• I got massages or facials regularly. At the time, someone was helping me financially, but massage and Reiki can be found free for cancer patients at your hospital.
  • I rested when I was tired, sleeping as much as needed, guilt-free.
  • I accepted help and asked for it when wanted (not just needed.)
  • I aimed to walk an hour a day; it felt therapeutic to breathe fresh air and circulate the blood in my body.
  • I drank a lot of Fiji water.
  • I ate healthy- lots of protein, greens and fruit, limited sugar and dairy intake.
  • I posted on Facebook that I wanted soup, and got containers of delicious homemade soups delivered to my door for weeks!
  • I learned which family, friends and acquaintances are there for me and which aren’t. I was shocked in both good and bad ways, accepting the results.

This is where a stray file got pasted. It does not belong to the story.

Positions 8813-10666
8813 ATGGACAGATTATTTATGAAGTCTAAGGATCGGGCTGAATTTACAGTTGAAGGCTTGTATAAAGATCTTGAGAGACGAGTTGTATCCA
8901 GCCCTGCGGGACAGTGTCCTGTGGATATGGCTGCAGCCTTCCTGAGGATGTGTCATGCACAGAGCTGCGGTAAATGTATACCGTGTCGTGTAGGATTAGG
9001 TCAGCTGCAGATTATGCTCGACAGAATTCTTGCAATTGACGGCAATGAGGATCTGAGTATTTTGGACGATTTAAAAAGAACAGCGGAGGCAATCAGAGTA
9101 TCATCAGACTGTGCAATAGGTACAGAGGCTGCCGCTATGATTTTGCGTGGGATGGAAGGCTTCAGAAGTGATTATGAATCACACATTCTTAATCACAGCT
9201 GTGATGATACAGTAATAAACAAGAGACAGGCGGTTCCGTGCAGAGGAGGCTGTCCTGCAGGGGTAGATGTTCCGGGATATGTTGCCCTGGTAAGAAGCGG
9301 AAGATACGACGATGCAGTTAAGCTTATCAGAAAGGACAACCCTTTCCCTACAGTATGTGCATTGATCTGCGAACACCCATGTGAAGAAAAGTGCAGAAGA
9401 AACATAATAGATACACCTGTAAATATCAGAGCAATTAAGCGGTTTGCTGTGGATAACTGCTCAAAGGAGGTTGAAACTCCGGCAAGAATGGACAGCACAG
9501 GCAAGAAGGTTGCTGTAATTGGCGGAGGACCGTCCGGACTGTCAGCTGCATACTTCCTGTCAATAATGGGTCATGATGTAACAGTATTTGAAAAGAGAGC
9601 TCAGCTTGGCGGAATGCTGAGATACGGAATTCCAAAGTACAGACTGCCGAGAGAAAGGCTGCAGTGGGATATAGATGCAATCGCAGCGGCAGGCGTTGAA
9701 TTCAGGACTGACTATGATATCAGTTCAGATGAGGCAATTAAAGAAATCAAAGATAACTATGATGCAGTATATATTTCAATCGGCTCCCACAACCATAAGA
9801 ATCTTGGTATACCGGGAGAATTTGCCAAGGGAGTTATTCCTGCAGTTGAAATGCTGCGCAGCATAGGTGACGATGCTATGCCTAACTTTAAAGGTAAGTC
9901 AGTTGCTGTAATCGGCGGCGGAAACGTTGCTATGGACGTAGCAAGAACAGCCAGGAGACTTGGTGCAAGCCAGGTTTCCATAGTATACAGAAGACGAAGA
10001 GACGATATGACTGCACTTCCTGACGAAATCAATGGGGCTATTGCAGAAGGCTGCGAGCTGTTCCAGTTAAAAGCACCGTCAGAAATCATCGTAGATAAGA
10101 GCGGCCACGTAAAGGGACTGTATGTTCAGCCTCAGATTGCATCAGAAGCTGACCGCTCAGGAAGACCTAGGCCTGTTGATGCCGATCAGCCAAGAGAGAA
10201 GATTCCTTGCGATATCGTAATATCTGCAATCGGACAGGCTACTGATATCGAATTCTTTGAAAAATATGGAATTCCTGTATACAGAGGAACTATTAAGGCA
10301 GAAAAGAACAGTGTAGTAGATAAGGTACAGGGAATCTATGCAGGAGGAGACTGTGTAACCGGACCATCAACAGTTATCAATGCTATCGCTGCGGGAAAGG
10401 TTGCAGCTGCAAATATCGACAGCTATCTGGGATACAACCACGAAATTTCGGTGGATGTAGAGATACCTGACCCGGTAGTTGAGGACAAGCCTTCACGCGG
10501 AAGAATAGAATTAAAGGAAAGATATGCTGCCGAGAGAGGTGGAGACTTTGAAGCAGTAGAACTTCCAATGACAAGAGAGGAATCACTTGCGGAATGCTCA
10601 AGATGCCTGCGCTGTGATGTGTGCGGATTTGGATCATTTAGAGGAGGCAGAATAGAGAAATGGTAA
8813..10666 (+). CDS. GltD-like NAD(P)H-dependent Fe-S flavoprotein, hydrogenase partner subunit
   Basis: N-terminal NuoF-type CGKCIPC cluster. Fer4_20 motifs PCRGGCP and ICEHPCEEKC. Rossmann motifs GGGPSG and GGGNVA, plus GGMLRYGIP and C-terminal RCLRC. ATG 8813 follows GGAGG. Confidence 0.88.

• I did a lot of journaling.
  • I created a cancer fashion blog, and blog regularly.
  • I’m now giving back and reaching out to women who are being diagnosed.
  • I surround my self with positive affirmations.
  • I rid myself of toxic people and environments.
  • When I want to do something and hear a doubting voice in my head, I take action anyway! Today, I go for it. I don’t know what tomorrow will bring, so I make the most of today.


Proton Therapy: New Less Toxic Treatment for Early Stage Breast Cancer

Breast Cancer News, iGoPink Blog 2 Comments

Proton Therapy is a relatively newer form of cancer treatment. It has shown remarkable promise and advantages over conventional therapy in the treatment of breast cancer.